I've configured my START screen below to show only the programs I use each day. I find it more useful and configurable than the traditional START menu. Notice how I'm using three sizes of tiles to balance the screen. Don't see a program you need? Just start typing its name and a pane shoots in from the right with what you're after. 

There are a number of new features packed into Windows 8.1, but the one reason I decided to install it on all the computers I own is for one reason: it’s more stable than Windows 7. I know a lot of you won’t enjoy hearing this and some of you may disagree with me which is fine. But those occasional error messages and rare BSOD are gone under Windows 8. I have not had a single BSOD in over a year on my primary PC.

Even on my two older PCs, Windows 8 has run perfectly. Even the HomeGroup feature works well!  Maybe the optimization of system processes and lower memory footprint is what makes all three of my computers feel more responsive under Windows 8. And we all love speed but it means nothing if your systems isn't stable. That's not a problem because Windows 8 is freaking stable. 

So yes, the time has come. If you’re considering a new PC that runs Windows, I strongly recommend going with Windows 8.1 over Windows 7. It’s different. It’s controversial. It’s reliable. And it’s also the better choice for most people.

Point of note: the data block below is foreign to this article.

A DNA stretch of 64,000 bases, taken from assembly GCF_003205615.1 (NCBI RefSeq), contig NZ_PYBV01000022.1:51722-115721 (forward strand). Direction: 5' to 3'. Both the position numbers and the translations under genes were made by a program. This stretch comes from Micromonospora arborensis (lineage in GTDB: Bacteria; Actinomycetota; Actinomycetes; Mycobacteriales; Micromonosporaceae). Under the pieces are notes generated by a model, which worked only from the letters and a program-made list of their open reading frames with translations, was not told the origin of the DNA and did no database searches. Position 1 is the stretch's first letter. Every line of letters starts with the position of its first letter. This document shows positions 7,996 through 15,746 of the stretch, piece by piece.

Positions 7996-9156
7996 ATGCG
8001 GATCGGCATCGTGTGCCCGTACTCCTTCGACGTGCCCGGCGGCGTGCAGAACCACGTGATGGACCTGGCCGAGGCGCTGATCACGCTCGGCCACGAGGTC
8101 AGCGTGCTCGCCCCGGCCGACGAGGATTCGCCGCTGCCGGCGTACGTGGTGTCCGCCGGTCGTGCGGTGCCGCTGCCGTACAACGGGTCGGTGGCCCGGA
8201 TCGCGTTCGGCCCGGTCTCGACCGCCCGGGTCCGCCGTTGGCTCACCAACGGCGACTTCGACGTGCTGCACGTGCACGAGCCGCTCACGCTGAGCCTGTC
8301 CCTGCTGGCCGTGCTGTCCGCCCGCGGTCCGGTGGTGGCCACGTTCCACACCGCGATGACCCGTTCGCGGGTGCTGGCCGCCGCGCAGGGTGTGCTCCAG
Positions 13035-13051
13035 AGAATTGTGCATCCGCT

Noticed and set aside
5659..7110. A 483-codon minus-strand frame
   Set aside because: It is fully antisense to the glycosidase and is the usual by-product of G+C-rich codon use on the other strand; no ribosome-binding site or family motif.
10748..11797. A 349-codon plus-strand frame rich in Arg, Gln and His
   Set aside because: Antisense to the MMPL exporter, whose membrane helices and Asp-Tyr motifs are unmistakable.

Tags: Microsoft Windows 8

My wife has Windows 8.1 on her Surface now, and I do like it better than Windows 8. There are also some things that will only be coming to Windows 8+ that may interest certain users, like the next version of DirectX. However, for the desktops in my home we are sticking with Windows 7 for the foreseeable future.

Posted on 2013-11-12 06:07:12

I can understand sticking with 7 due to the upgrade pricing ($109-$199) but if you're buying a new system, man up and go with 8. :-)

Posted on 2013-11-12 06:10:36

So, why should desktop users take on Windows 8? What new features are going to help with Photoshop, CAD, or other content creation tasks? So far I am hearing "might see a minor bump in performance" and less BSOD messages as positives. (Anecdotally, I have not had one BSOD screen in the last 5 years of my Windows 7 machine.) On the downside there is learning a radically new interface, and lots of stuff for social networking/sharing, which have nothing to do with most content creation.

Am I missing something important? If not, then there are much easier ways of getting a boost in performance, such as better video card, more RAM, or an SSD. Ignoring content consumption, which is what mobile devices are good at, do you have any good reasons why I should put in the hours to learn a new interface for content creation on my desktop?